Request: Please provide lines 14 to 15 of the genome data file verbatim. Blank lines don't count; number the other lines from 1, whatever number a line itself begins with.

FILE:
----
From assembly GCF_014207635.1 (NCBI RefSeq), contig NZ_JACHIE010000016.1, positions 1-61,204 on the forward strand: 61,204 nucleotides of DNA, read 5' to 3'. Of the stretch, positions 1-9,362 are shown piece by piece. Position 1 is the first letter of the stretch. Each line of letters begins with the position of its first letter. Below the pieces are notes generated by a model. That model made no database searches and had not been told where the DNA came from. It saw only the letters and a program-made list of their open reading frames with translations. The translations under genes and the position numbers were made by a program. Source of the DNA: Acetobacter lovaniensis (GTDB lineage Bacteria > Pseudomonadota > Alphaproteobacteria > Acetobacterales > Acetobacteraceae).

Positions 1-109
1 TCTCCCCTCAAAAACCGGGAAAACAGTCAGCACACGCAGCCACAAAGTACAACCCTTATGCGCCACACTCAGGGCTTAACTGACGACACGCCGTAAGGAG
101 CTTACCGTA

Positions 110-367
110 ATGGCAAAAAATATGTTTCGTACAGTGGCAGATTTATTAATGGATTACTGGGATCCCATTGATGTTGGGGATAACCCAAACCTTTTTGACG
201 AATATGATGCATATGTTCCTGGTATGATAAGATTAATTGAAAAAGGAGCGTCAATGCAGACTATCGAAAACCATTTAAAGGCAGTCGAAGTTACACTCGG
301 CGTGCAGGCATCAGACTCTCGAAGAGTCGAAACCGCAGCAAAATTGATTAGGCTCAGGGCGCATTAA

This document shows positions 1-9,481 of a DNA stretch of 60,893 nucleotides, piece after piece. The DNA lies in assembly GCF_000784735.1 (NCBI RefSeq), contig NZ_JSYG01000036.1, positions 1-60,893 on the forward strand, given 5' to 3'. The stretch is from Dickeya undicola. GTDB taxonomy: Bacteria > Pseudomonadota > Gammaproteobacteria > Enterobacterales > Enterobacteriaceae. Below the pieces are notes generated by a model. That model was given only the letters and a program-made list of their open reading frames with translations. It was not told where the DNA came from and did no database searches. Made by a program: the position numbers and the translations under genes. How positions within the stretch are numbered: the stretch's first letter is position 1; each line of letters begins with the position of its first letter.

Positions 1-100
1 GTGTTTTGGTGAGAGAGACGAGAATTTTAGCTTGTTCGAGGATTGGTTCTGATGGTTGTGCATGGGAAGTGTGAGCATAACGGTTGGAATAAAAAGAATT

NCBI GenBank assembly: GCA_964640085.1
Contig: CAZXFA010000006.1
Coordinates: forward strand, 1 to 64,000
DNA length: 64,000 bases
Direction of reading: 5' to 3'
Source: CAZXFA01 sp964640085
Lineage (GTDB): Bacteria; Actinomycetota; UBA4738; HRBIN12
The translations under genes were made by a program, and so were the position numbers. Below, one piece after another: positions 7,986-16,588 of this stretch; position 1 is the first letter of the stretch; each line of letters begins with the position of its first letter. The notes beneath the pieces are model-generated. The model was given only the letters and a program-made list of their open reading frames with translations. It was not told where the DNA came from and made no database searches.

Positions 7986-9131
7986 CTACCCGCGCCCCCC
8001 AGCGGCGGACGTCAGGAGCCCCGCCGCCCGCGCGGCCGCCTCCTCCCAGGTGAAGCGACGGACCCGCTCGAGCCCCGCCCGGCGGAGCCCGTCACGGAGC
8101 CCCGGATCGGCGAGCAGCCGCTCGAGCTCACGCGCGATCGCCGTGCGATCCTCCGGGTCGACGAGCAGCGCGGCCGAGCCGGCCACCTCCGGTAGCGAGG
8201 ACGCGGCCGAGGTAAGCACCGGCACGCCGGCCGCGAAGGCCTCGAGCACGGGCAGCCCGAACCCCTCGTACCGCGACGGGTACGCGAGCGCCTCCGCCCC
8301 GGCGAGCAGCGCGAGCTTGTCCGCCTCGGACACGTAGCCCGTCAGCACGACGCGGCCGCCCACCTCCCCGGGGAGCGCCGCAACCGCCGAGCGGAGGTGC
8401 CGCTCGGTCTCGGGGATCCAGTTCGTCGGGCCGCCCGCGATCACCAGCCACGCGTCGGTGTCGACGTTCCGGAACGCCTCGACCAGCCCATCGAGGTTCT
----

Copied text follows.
Coordinates: forward strand, 1 to 64,000
DNA length: 64,000 bases